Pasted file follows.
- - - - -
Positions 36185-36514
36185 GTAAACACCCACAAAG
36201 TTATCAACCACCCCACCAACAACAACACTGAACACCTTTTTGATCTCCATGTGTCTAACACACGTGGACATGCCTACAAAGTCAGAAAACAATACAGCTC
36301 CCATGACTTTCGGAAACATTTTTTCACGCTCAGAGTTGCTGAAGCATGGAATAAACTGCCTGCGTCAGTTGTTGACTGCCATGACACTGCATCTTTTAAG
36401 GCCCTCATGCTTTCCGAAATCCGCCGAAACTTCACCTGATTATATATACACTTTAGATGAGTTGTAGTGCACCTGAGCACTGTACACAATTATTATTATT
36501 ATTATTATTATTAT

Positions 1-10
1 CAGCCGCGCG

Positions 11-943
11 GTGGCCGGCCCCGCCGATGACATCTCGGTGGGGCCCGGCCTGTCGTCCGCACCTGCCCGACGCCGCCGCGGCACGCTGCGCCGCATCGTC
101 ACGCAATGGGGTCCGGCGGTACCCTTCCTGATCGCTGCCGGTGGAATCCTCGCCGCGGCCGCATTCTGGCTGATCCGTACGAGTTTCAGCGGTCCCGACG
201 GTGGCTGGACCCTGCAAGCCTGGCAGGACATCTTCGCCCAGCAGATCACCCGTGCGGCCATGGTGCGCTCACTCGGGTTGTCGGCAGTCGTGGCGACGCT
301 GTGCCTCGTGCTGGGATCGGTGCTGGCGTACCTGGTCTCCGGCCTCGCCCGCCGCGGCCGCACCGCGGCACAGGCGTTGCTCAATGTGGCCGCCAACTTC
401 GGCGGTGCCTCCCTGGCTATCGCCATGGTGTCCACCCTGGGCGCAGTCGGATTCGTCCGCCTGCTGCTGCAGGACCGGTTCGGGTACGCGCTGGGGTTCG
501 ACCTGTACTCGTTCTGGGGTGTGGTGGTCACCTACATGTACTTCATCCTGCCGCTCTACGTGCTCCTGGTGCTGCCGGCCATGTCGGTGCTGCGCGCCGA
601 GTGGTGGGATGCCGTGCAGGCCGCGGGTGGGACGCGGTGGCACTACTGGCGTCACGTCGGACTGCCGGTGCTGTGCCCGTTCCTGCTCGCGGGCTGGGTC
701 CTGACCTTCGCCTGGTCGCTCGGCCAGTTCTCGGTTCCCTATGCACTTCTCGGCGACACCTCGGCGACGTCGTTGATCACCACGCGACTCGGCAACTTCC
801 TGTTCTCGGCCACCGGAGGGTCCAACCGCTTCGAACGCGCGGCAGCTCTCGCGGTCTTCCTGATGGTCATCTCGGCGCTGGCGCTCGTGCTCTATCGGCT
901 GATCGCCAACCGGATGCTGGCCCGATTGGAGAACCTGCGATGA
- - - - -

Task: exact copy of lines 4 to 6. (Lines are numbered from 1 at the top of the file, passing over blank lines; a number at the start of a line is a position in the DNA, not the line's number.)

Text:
36301 CCATGACTTTCGGAAACATTTTTTCACGCTCAGAGTTGCTGAAGCATGGAATAAACTGCCTGCGTCAGTTGTTGACTGCCATGACACTGCATCTTTTAAG
36401 GCCCTCATGCTTTCCGAAATCCGCCGAAACTTCACCTGATTATATATACACTTTAGATGAGTTGTAGTGCACCTGAGCACTGTACACAATTATTATTATT
36501 ATTATTATTATTAT